Book Club and Forum

By Britt Costa

Program Objectives
People Involved

Possible Topics


Book Club and Forum – Program Objectives

  • To provide young adults with resources pertaining to topics they deem relevant in their lives.
  • To provide young adults with a forum to discuss these topics among themselves, as well as with adults in the community who specialize in that area.
  • To provide young adults with literature (novels, in particular) that focuses directly on topics chosen by teens and a chance to discuss their ideas concerning that literature.
  • To provide young adults with the opportunity to interact with one another in a positive, safe, and fun manner.
  • To provide young adults with an opportunity to give back to their community and open their minds to the world around them.

People Involved

The primary people in the program are the young adults. The first step is to establish a Teen Advisory Board (TAB) (Kan 47). This board will consist of only young adults and would consult a librarian for advice or guidance and permission to use the library for events they decide to support. To get the Book Club and Forum going TAB would be asked to compile a list of topics and issues they feel are of major interest among their peers. TAB’s next job would be to compile a list of guests they feel would be appropriate to speak on the chosen topics (examples of these are provided in the following lesson plans). In addition, TAB would be responsible for coming up with community service projects that also deal with some of the chosen topics. Finally, in collaboration with a librarian, TAB would make up a list of books that could be read in conjunction with a particular topic or issue.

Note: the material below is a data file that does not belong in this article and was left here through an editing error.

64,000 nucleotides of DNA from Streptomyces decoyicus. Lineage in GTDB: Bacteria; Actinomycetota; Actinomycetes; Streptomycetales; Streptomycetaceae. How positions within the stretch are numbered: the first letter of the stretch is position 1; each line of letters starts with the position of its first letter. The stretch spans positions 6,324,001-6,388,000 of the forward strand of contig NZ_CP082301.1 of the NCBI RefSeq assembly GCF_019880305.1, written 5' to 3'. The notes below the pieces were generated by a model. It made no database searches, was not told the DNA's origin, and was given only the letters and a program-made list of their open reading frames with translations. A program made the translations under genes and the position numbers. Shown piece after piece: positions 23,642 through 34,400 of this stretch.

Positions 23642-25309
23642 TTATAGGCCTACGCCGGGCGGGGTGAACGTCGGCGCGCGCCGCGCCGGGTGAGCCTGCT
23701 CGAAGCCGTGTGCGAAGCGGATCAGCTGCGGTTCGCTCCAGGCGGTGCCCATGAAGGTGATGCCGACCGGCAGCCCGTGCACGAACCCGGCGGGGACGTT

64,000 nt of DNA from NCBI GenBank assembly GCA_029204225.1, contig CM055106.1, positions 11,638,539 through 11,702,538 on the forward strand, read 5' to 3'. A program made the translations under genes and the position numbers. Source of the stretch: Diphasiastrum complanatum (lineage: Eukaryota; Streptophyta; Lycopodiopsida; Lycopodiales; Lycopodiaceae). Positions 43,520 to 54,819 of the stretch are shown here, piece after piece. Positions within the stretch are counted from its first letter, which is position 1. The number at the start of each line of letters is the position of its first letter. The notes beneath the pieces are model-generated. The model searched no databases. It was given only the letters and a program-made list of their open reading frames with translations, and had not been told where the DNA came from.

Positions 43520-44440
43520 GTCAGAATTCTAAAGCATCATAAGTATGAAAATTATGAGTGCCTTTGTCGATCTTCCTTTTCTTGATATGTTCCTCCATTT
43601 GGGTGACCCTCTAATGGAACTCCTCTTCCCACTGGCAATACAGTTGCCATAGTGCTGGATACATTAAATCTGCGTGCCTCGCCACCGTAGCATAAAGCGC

The Book Club and Forum’s main activities would occur on a monthly basis. Popularity and the amount of participating young adults could increase or decrease meetings respectively. The principal activities would be the Book Club Forum meetings and visits from speakers on selected topics. Secondary activities can consist of a wide variety of events TAB may want to sponsor depending on interests and funds. For instance, librarians will booktalk the various books available on a topic, community service projects will be offered whenever relevant and possible, TAB may suggest festivals, contests, movies, poetry readings and so on to correspond with the book of that month.

At the start of a month, a book will be promoted for the Young Adult Book Club Forum meeting to take place at the end of the month. Along side the book promotion, the accompanying activities to be done in correspondence with that book and/or topic will also be noted. In the month young people take to read the book or books, TAB will be busy scheduling speakers or whatever other activities are to take place. Each month a new topic and books will be offered.

Possible Topics, Related Books, and Activities

Topic: Grandparents

Related Reading: Walk Two Moons by Sharon Creech, A Yellow Raft in Blue Water by Michael Dorris, Granny the Pag by Nina Bawden.

Book Club Forum Discussion Topics:

  • Current relationships with grandparents
  • Childhood memories of time spent with grandparents
  • Why relating to older adults might be difficult
  • Challenges older adults face in our technologically advanced times

Possible Speakers:

Invite older adults who have lived through a war or an extraordinary experience pertaining to history to share their story with young adults.

Possible Activities: